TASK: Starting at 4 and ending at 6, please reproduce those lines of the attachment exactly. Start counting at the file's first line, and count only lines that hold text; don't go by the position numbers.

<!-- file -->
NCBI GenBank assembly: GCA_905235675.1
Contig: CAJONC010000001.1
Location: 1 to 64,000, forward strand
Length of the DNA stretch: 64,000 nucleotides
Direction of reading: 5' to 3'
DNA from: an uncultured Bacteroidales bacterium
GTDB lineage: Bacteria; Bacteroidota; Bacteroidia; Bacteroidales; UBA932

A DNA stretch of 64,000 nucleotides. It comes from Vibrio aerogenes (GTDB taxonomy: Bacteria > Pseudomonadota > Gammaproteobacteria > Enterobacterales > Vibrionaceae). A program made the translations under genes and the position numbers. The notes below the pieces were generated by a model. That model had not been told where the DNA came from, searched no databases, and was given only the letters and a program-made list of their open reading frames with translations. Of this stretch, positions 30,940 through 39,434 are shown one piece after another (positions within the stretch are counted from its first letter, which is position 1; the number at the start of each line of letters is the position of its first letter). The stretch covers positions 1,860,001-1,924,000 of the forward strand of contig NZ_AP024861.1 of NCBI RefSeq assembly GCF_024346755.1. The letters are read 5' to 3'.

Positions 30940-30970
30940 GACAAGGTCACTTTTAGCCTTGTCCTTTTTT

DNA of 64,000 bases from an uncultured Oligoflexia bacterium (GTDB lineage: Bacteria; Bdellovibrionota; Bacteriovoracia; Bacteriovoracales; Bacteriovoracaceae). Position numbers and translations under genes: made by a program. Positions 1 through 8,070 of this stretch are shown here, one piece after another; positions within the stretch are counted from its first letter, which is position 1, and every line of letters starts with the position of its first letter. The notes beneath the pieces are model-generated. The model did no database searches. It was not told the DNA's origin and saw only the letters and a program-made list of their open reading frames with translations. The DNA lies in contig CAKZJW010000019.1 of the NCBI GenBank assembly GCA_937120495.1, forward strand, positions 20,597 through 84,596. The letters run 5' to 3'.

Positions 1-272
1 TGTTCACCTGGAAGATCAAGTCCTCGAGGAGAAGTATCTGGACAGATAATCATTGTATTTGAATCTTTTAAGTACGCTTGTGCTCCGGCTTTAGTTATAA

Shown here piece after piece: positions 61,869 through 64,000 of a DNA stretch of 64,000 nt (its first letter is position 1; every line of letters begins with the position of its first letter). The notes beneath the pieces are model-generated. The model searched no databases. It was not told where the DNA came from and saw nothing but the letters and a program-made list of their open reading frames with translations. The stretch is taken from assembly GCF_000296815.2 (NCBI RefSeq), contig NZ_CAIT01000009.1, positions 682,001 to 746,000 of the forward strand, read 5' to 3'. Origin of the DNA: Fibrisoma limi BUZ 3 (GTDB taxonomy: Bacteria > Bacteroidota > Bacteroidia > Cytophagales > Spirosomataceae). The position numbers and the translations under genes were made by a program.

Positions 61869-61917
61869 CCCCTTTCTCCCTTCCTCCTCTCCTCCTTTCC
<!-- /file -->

Length of the DNA stretch: 64,000 nucleotides
Direction of reading: 5' to 3'
DNA from: an uncultured Bacteroidales bacterium